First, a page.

Plätz vo Züri, testo originale con traduzione in italiano di Efisio Contini ( e nota su futura musica, storie e paesaggi)

Plätz vo Züri

Kennsch de glatti Cheib wo jede Tag im Niderdorf

D Schue buzt vo de andere Lüt?

Han eifachs gfühl die Frölichkeit wo all die andere z lache bringt

Dekt bloss sini Einsamkeit diehme nüzts im nüt.

Und Du, Du seisch du segsch elei und für dich schint d Sunne nöd.

Chum gib mer dini Hand und ich füere dich a plätz in Züri

Wod sache gsesch das d Meinig ändere wirsch.

Sicher kennsch au d Bluemefrau wo d Rose ime Chörbli treit.

Verchaufts verschenkts und denkt sich nüt debi,

Doch niemert wür dra denke ire eini zschenke

Uf si wartet niemert bloss es par Fläsche Wii.

Und vilich kennsch de alti Ma wo öppe Frauechleider treit.

Er isch nöd schwul es het en andere Grund.

Sit em Tod vo siner Frau da leit er iri Sache a

Den isch si da für in si lebt füre par Stund.

Und Du, Du seisch du segsch elei und für dich schint d Sunne nöd.

Chum gib mer dini Hand und ich füere dich a plätz in Züri

Wod sache gsesch das d Meinig ändere wirsch.

Gell du kennsch de glatti Cheib wo jede Tag im Niderdorf

D Schue buzt vo de andere Lüt?

Er isch öppe den recht im Stoss und d lüt hend all de Plausch a im

Den chert er wider zue sich denn blibtem wider nüt.

Und Du, Du seisch du segsch elei und für dich schint d Sunne nöd.

Chum gib mer dini Hand und ich füere dich a plätz in Züri

Wod sache gsesch das d Meinig ändere wirsch.

 

 

 

Posti di Zurigo

 

Conosci quel buontempone che ogni giorno al Niederdorf

Lucida le scarpe dei passanti?

Quell’allegria che trasmette alla gente

Nella solitudine di casa sua non gli è più d’aiuto

 

E tu dici che sei solo e che il sole per te non splende mai

Dammi la tua mano e ti porto in certi posti di Zurigo

Dove vedrai cose che ti faranno cambiare idea

 

Di sicuro conosci la fiorista col cesto di rose

Le vende e le regala senza pensare a niente

A nessuno viene in mente di farle un regalo

Non ha nessuno che l’aspetta, solo qualche bottiglia di vino.

 

E forse conosci il vecchio con gli abiti da donna

Non è gay, ha un altra ragione

Da quando è morta sua moglie porta addosso le sue cose

Così lei rivive in lui, è qui per qualche ora

 

E tu dici che sei solo e che il sole per te non splende mai

Dammi la tua mano e ti porto in certi posti di Zurigo

Dove vedrai cose che ti faranno cambiare idea

 

Conosci quel buontempone che ogni giorno al Niederdorf

Lucida le scarpe dei passanti?

Ogni tanto tira su il gomito e la gente si diverte

Poi si chiude in se e a lui non resta niente

 

E tu dici che sei solo e che il sole per te non splende mai

Dammi la tua mano e ti porto in certi posti di Zurigo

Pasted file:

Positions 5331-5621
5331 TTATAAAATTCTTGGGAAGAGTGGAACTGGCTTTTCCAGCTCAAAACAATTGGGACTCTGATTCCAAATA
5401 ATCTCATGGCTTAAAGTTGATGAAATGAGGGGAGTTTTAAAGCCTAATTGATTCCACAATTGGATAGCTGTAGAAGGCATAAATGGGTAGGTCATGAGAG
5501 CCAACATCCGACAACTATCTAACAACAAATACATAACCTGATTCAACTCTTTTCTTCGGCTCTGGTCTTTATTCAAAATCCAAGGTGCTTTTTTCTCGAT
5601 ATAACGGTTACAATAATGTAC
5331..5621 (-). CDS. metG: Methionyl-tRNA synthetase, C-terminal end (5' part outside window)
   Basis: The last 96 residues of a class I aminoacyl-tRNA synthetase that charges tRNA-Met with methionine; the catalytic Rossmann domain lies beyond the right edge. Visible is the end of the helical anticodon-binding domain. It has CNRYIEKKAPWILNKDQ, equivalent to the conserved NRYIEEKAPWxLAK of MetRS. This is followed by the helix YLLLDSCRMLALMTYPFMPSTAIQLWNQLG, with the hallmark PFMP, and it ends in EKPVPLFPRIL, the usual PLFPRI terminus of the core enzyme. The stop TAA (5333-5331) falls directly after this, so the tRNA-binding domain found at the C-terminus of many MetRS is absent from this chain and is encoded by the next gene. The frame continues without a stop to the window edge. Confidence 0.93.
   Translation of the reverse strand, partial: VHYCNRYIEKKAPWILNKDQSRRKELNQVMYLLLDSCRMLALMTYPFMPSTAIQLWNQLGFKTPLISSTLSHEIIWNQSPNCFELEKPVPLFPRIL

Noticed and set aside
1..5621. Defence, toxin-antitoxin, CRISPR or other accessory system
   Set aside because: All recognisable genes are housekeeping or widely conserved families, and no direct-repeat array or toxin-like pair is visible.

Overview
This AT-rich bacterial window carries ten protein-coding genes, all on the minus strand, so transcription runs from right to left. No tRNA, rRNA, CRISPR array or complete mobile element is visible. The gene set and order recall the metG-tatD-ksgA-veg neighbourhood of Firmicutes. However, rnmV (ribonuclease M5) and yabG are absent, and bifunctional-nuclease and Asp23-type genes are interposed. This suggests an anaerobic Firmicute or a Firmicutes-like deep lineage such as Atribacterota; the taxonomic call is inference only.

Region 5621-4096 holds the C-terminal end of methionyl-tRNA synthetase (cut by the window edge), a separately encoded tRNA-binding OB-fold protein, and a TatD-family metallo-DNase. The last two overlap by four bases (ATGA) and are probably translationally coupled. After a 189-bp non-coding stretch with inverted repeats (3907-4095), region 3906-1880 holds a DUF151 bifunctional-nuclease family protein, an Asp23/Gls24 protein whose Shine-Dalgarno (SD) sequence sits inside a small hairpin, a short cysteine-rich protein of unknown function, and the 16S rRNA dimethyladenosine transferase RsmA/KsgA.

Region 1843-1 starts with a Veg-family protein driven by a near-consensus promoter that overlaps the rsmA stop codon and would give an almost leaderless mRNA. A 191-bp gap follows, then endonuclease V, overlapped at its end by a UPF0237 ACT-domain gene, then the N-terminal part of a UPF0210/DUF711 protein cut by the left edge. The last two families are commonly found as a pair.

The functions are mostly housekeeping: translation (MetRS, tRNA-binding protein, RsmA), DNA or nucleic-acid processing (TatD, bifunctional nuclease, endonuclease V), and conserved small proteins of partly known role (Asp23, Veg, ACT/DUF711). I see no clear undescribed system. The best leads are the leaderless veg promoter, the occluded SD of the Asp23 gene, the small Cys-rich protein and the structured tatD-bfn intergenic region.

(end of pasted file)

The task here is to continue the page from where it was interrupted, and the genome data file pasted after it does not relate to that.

Dove vedrai cose che ti faranno cambiare idea

. . .

 

Efisio Contini, musicista, compositore, arrangiatore e produttore discografico, abita a Zurigo, suona e arrangia musica, crea,  racconta storie, parla, scrive ed esplora svariate lingue. Qualche volta collaborerà con Errant Magazine, perché lui, italo-svizzero, cittadino del mondo, insieme alla sua chitarra , al suo talento, al suo gruppo e alla moglie spettacolare musicista e “Jokerwoman” , rappresenta perfettamente lo spirito di questo magazine, ed è molto vicino alle ragioni e ai motivi di Errant Editions. Questa magnifica traduzione dallo svizzero-tedesco in italiano l’ha fatta lui, ed incarna il senso dei Paesaggi/Landscapes, tema iniziale del nostro magazine.

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ARTELITTERA LOGO  Ci siamo incontrati alla Fiera del libro di Francoforte e abbiamo capito di avere visioni simili, vicinanze, in particolare la voglia di varcare confini, di aprirci a tutte le lingue e allargare lo sguardo, senza dimenticare mai le forti radici. Errant Editions è sulla piattaforma di Artelittera, nuovissima e molto bella, e comincia ad “esserci” con Borges aveva un tumblr di Angelo Ricci. Presto ci sarà anche con altri testi  e siamo davvero molto contenti di questa collaborazione. Sulla piattaforma si possono “assaggiare” capitoli dei libri ( ed è una proposta per editori cartacei e digitali), e poi decidere o meno di acquistarli.  La piattaforma di Artelittera è molto attenta all’arte, alla storia, e ha una nicchia specifica di destinatari di testi accademici e specializzati e di saggi raffinati e molto interessanti, ma vuole ampliare sempre con accurata selezione anche verso testi di altro tipo, e verso…

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Paesaggi/Landscapes di Angelo Ricci

 

Paesaggi/Landscapes